The Fuller Court (1888–1910)


What was the Fuller Court’s first decision in which it applied the Sherman Antitrust Act?

The Fuller Court first considered a Sherman antitrust action in its famous United States v. E. C. Knight (1895) decision, which dealt with the government’s action against the American Sugar Refining Company. The firm had acquired virtually all of the sugar refining interests in the country, triggering the government’s contention that the company had built a monopoly and restrained trade. The Court determined the antitrust law did not enable Congress to regulate the manufacture of products in individual states even if those products eventually reached into commerce and traveled into other states. The Court drew a sharp distinction between manufacturing and commerce, which limited Congress’s power. “Commerce succeeds to manufacture and is not a part of it,” wrote Chief Justice Fuller. “The fact that an article is manufactured for export to another state does not of itself make it an article of interstate commerce, and the intent of the manufacturer does not determine the time when the article or product passes from the control of the state and belongs to commerce.”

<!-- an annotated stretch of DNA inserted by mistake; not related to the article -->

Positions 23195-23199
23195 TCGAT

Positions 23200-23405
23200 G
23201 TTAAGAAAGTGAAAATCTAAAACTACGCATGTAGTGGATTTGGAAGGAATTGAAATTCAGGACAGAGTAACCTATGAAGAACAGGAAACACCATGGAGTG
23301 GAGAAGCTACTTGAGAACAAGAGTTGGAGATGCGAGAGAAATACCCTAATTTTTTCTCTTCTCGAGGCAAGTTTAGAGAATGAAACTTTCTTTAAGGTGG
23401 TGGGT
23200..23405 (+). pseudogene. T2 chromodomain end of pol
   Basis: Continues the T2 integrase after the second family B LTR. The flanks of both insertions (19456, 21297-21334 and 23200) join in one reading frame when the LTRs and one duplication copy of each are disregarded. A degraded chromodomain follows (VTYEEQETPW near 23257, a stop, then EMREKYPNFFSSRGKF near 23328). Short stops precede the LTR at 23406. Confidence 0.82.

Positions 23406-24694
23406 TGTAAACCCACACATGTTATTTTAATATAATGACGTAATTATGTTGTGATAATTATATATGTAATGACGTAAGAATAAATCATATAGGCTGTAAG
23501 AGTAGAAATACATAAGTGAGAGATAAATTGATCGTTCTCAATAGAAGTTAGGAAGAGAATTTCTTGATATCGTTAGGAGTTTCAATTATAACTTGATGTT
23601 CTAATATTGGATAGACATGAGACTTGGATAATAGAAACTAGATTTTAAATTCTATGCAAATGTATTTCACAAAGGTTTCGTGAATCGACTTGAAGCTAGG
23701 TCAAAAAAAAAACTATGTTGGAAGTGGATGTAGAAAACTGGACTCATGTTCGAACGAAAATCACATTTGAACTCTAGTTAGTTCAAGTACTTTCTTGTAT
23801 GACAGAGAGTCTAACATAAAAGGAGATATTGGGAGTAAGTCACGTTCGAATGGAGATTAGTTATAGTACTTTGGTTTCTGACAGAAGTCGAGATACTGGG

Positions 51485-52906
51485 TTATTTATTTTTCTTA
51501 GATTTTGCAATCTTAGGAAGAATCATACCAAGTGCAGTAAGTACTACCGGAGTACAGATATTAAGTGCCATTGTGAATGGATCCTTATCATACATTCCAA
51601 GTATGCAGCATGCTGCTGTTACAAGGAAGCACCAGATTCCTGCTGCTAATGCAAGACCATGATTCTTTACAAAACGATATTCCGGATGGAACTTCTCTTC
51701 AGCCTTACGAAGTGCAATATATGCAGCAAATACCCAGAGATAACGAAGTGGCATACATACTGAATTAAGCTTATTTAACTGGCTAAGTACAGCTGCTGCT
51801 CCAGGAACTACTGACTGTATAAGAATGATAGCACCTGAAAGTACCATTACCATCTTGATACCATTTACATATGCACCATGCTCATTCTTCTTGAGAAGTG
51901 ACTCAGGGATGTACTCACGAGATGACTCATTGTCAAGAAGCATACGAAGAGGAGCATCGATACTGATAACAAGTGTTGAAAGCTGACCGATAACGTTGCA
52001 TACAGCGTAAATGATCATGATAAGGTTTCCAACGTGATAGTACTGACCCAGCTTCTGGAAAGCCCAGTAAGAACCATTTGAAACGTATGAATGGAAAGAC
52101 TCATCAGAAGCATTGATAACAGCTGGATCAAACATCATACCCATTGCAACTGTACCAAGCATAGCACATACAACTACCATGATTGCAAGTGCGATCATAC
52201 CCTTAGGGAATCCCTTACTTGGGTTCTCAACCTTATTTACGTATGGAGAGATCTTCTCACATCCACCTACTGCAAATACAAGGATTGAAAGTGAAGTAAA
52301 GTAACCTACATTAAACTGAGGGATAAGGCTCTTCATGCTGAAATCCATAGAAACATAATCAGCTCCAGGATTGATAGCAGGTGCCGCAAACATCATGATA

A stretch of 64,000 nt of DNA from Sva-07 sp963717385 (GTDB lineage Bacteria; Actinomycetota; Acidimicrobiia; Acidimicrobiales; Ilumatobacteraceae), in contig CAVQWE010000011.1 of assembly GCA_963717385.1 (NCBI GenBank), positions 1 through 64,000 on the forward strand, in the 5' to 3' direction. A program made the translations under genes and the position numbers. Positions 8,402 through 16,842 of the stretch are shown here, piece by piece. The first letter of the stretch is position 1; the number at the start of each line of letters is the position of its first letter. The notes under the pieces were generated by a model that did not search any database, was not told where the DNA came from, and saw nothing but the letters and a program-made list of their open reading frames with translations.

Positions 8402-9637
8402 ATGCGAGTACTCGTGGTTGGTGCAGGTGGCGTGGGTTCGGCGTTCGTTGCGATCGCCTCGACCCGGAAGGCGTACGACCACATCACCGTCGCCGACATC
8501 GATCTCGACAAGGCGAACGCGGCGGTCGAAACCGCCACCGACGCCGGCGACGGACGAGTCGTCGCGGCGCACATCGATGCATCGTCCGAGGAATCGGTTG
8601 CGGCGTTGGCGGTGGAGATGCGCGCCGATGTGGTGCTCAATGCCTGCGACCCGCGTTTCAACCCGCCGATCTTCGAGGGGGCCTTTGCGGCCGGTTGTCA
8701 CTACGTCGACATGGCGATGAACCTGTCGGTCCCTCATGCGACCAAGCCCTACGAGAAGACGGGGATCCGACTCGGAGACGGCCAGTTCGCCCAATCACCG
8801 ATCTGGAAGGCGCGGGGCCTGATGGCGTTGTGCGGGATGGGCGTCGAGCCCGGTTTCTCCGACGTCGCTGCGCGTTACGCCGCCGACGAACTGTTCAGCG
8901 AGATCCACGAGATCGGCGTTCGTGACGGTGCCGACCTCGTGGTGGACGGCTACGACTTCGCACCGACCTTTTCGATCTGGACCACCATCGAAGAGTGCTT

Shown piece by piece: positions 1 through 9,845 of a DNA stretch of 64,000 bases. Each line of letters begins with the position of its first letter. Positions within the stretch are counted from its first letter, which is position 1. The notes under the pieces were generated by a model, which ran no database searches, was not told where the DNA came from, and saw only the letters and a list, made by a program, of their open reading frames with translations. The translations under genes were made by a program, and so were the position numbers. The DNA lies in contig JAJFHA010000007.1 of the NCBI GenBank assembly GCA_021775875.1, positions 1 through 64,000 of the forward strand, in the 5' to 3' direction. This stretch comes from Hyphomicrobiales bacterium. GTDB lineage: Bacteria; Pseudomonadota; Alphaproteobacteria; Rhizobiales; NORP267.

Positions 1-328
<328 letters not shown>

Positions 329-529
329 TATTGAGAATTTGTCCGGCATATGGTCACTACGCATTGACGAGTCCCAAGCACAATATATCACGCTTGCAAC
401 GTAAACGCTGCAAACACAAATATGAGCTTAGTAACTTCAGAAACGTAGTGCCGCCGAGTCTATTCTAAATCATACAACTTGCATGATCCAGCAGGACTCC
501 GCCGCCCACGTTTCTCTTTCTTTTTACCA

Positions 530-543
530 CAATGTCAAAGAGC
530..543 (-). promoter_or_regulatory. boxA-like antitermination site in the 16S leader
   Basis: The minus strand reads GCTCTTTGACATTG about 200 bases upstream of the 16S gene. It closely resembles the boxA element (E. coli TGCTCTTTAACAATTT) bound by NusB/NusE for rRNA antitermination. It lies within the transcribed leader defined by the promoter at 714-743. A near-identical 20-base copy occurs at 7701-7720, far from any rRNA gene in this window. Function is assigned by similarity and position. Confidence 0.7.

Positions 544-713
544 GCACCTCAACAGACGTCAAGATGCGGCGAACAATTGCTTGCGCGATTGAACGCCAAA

Only Justice John Marshall Harlan dissented, reasoning that Congress must have the power to deal with “gigantic monopolies.”

The Fuller Court ruled in In Re Debs (1895) that famed labor organizer Eugene Debs (above) could be cited for criminal contempt for refusing to obey a court injunction prohibiting the leading of a railway strike. Hulton Archive/Getty Images.

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